Figure 10 illustrates how this scenario could be implemented. Each partner’s SOAP processor has access to a database which is configured by the TPA agreed between the two partners. A Conversation State Handler in the XMLP Sender configures its XMLP Block with information that identifies a message with conversation instance it is part of. A matching handler in the XMLP Receiver uses the sender’s information to test whether the received message is acceptable within the rules of the TPA. It does this by checking with its own rules database where the state information on each of the conversation instances currently active is stored. If a message violates the rules of the TPA, then the application can raise a fault condition.
Note that Figure 10 does not include handlers for other message headers to support reliability or security which may be required under the agreed TPA.
Two trading partners engaged in a message exchange may agree to cryptographically sign and verify either the message header, the routing header(s) and/ or the payload. The sender or originating application may perform the signing of the payload. The sending message handler signs the message header. A routing header may be appended to the message header. The routing header may also be signed by a message service handler.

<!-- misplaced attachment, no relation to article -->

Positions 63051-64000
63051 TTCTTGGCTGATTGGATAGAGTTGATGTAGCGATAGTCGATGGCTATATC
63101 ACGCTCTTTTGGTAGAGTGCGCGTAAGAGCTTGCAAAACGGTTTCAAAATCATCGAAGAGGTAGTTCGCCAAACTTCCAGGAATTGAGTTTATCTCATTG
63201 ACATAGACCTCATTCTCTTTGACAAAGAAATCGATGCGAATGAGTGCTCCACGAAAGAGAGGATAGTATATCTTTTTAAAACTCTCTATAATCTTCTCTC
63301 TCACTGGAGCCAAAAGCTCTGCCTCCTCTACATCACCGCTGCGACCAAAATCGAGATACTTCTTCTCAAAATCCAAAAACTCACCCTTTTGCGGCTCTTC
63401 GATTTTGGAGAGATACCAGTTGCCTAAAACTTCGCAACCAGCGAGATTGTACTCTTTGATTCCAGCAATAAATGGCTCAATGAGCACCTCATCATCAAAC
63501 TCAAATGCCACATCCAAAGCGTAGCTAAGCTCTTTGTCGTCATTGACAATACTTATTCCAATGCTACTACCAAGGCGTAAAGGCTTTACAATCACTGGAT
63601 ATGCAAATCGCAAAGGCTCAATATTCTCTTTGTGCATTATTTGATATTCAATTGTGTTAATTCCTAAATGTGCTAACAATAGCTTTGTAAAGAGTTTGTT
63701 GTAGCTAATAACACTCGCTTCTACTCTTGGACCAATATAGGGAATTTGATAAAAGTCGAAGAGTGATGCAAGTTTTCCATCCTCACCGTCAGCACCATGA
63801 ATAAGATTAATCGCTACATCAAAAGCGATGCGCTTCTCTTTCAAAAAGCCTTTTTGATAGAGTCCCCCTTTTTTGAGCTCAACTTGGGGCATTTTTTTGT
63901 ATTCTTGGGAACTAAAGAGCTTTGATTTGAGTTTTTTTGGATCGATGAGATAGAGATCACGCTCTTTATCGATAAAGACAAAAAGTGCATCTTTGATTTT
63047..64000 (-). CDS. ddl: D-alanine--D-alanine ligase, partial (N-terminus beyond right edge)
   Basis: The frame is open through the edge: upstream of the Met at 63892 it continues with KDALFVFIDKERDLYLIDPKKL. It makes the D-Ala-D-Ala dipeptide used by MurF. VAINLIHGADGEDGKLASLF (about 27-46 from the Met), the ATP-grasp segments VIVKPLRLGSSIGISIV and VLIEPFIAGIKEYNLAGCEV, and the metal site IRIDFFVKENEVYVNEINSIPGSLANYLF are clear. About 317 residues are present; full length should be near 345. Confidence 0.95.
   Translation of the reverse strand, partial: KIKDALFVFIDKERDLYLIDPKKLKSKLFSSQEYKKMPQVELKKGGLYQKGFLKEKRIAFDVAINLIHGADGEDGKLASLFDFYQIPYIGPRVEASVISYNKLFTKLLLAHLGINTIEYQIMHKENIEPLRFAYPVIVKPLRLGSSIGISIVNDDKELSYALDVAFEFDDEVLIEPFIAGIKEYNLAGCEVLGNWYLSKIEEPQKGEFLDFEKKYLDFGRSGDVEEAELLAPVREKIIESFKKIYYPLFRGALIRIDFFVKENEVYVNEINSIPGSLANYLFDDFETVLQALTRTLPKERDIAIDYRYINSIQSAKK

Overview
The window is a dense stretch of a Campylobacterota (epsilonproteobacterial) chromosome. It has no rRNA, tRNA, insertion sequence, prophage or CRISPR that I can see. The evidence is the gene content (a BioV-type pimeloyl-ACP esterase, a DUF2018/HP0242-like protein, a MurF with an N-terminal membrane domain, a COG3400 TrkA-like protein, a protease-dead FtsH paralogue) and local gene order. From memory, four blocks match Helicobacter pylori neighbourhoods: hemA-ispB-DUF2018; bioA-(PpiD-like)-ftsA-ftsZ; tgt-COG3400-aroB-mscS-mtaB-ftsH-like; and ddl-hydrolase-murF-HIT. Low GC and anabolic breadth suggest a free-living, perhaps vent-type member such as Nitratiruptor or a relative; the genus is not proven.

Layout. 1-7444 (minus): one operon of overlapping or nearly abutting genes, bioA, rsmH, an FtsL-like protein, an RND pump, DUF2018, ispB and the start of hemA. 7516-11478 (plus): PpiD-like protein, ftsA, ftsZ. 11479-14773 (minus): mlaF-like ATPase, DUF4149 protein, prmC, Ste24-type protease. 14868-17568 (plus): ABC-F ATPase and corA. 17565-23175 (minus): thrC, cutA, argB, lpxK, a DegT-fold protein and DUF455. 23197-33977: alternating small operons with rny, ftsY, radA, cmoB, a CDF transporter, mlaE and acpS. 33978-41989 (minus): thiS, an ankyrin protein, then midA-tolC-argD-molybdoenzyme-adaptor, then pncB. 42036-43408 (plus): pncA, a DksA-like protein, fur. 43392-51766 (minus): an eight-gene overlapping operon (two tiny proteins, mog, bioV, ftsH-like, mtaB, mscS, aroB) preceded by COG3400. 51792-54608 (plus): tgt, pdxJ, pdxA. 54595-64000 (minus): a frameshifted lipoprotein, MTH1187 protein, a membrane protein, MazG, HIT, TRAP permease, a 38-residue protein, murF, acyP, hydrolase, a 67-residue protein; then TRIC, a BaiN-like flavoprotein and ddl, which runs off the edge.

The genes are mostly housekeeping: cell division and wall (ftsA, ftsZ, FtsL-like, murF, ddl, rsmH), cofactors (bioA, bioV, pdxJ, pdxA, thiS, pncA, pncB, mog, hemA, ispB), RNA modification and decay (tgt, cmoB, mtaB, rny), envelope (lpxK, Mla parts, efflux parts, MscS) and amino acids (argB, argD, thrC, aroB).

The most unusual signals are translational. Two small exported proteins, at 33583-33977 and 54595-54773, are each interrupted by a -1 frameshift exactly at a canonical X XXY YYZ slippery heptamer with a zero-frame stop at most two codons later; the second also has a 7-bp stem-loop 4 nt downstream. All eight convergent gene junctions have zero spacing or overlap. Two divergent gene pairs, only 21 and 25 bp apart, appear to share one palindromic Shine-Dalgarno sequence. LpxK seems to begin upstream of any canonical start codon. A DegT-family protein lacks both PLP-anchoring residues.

Figure 11 Header and payload encryption
In scenario S6, two applications communicated using encrypted payloads. These opaque payloads had no impact on the SOAP processing layer. In this scenario, the action of signing and/or encrypting the headers or payload is the responsibility of the SOAP processing layer. Figure 11 illustrates how the encryption agreements are accessible to a Message Signing Handler on the XMLP Sender and a matching Message Verification Handler on the XMLP Receiver. An additional Message Routing Header may also be part of the SOAP message. This header may also be signed and verified if needed by the security requirements of the message exchange.
Note: Provide example SOAP encryption header
An intermediary forwards a message to the ultimate receiver on behalf of an initial sender. The initial sender wishes to enforce the non-repudiation property of the route. Any intermediate message service handler that appends a routing message must log the routing header information. Signed routing headers and the message readers must be logged at the message handler which passes the message to the ultimate receiver to provide the evidence of non-repudiation.
Figure 12 Routing and logging through intermediaries
Scenario S11 requires an audit chain to be created between an XMLP Sender that originates the message and the ultimate XMLP Receiver including any XMLP Intermediaries that the message passes through. Figure 12 illustrates a possible implementation of this scenario. Each XMLP Node on the message path has access to a persistent store (typically a database) that can be used to store an audit record for each message. A Routing Logging Handler on each XMLP Node has the responsibility of logging each message in the persistent store. A further responsibility of the handler is to sign the message routing header before passing the message on to the next XMLP Node in the path. Support for certificates and other artifacts required for signing a message are not shown.